AbstractsA Sixth-Century Coin from Kos found at Ketef Hinnom, Jerusalem. Erik Waaler. A silver coin from Kos was found in a burial cave at Ketef Hinnom in use between c. 650 and 450 BCE. Depicted are a crab on the obverse and an incuse square on the reverse, indicating that it might be a trihemiobol minted in the Lydo-Milesian standard. Trade between western Turkey and the Levant ended abruptly about 603 BCE when the coast of the Levant was destroyed by the Babylonians. Trade resumed in the Persian period, but mainly with the Greek mainland. As 603 BCE is too early for the coin, it probably entered the Levant in the Persian period.More Than Meets The Eye: Athenian Owls and the Chronology of Southern Palestinian Coinages of the Persian Period. Haim Gitler and Oren Tal. In our INR 7 paper we suggested that with regard to the treatment of eyes on Philistian coins, the predominant style was the three-quarter profile eye found on Athenian tetradrachms in c. 420â€"390 BCE. In this follow-up paper we have re-examined 53 Athenian issues found in licensed archeological excavations in Palestine. The percentages of coins per period in terms of similarity of eye treatment between these Athenian finds and the Philistian and Samarian coinages are significantly similar. Artistically, this indicates that local craftsmen were strongly influenced by Greek die engraving. Another implication may be chronological, suggesting a close dating between the circulating Athenian issues and local coins.A Hoard of Tyrian Silver from Horbat 'Aqrav, Upper Galilee. Danny Syon. A hoard discovered in 1970 in Upper Galilee contained silver coins of Antiochus VII and Demetrius II minted in Tyre, as well as autonomous sheqels of Tyre. The 20 coins described form less than half of the original hoard and span 28 years. It is suggested that this emergency hoard was buried around 110 BCE and is connected with the Hasmonean penetration into Galilee, before its annexation to the Hasmonean state.A Review of the Shechem Hoard. Eric A. Carlen. This study presents the first full account of the 1960 Shechem hoard, partially published by Sellers in 1962, and consisting of 35 Ptolemaic tetradrachms. It corrects some attributions and dates in Seller's original publication. These corrections date the concealment to 199/8 BCE, rather than 190 BCE as Sellers proposed, a change that is historically significant. Moreover, the hoard contains four coins of Ptolemy IV Philopator, only one of which is a variety listed by Svoronos. These coins provide information on Philopator's coinage and its economic role in the region at the time.The Weight Standards of the Hellenistic Levant, Part One: The Evidence of the Syrian Scale Weights. Gérald Finkielsztejn. This is the first of three planned articles presenting most of the known inscribed lead scale weights from the Hellenistic Levant. The standards and units on which they were based are deduced from their weighed masses, from the values that are inscribed on these weights or according to values on parallel weights from the same or very similar classes. In a fourth article, the origins of the standards, the relations between them and the evolution of some of them will be discussed, as well as suggestions for some historical conclusions.Herod the Great's Royal Monogram. David M. Jacobson, The significance of the cross or saltire, usually enclosed by a diadem, which features on a few of Herod's coins, has represented an ongoing enigma. Examined in the context of Herod's coin types, it is argued that this motif represents Herod's royal monogram. This interpretation can help to explain the crossed palm branches depicted on a coin of the Roman governor under Claudius dated to 54 CE.Tyrian Sheqels from the 'Isfiya Hoard, Part Five: Half Sheqels with Unclear Dates, Crude-Style Half Sheqels and Augustan Imperial Denars. Cecilia Meir. The current publication presents the last 5 Tyrian half sheqels with unclear. Bookseller Inventory #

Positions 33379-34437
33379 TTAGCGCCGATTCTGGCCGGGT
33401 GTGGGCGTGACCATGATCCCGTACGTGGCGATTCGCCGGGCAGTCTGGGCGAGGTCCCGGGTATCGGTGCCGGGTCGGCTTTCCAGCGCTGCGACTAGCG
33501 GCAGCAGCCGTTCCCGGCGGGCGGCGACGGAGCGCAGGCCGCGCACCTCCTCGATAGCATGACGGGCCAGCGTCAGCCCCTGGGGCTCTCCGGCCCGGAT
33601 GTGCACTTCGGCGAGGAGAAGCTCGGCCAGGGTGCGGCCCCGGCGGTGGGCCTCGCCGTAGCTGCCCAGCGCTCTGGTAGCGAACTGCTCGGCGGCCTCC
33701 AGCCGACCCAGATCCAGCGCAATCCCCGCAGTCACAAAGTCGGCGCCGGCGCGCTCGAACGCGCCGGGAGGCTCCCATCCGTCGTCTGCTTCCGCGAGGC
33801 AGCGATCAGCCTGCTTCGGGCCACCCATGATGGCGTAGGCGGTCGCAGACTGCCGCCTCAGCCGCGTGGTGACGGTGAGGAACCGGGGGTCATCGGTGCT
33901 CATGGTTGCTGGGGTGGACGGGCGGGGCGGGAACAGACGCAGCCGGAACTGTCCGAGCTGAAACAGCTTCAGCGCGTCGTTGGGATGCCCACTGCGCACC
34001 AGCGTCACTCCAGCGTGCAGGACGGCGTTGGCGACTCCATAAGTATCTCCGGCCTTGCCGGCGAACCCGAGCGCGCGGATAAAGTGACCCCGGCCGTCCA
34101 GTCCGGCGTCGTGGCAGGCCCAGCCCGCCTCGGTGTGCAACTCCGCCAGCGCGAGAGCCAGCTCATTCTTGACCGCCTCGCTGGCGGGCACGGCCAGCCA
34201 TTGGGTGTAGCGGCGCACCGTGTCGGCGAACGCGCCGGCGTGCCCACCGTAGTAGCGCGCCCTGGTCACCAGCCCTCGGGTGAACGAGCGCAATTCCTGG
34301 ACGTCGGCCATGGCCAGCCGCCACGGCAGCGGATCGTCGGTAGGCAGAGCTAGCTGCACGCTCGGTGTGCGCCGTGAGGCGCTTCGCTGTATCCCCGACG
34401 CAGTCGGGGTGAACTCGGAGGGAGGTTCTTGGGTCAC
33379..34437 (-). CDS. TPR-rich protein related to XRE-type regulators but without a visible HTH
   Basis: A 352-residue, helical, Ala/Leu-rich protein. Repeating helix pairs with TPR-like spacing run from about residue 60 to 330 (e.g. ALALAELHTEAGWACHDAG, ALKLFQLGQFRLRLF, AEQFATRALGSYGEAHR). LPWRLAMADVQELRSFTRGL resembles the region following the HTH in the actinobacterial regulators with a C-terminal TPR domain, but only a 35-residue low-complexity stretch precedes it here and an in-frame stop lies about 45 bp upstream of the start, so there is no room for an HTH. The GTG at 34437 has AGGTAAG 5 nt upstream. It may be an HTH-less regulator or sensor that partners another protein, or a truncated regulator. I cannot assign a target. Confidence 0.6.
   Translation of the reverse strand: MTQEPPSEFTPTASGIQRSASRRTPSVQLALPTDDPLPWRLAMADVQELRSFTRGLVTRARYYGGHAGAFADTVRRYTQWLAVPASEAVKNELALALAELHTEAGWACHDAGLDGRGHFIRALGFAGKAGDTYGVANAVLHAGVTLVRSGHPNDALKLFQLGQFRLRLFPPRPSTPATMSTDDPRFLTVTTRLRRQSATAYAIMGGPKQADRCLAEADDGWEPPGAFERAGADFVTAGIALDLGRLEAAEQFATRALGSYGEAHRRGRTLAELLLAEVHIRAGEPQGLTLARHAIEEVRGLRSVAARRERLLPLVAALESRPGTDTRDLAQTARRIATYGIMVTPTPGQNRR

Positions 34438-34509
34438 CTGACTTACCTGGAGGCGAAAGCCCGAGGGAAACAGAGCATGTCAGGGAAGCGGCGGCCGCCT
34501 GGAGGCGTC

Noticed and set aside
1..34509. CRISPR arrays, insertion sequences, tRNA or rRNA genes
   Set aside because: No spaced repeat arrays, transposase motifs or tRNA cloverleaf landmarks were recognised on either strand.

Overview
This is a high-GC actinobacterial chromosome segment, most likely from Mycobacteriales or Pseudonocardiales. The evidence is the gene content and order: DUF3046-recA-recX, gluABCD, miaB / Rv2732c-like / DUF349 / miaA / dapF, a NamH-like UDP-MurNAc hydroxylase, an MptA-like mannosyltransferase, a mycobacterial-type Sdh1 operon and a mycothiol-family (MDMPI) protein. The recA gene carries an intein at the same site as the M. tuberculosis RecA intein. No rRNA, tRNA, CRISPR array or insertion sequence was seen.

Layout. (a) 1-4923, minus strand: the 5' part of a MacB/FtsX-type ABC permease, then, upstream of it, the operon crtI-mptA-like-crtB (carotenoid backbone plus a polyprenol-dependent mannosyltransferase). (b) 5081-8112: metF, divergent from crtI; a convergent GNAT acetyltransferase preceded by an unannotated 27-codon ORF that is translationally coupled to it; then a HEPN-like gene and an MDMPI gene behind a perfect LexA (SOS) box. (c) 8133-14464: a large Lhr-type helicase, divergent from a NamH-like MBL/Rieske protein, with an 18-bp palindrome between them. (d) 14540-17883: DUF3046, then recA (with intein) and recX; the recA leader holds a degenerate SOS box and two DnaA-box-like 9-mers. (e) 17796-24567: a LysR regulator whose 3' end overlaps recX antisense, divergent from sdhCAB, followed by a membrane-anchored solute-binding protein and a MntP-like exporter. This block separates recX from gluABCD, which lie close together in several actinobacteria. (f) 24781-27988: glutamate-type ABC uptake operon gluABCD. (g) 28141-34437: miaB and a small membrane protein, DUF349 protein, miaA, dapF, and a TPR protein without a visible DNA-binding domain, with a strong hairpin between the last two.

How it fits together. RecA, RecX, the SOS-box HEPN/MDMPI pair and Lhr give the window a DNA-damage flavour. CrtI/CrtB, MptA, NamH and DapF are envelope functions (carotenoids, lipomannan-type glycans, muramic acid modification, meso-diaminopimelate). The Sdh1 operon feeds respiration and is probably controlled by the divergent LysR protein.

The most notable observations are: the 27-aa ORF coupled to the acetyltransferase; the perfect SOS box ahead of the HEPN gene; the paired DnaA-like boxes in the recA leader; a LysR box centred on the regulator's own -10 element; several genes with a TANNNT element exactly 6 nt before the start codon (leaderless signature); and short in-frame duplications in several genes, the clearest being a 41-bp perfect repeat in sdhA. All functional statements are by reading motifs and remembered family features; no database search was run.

Title: Israel Numismatic Research 9 2014
Publisher: Israel Numismatic Society
Book Condition: New
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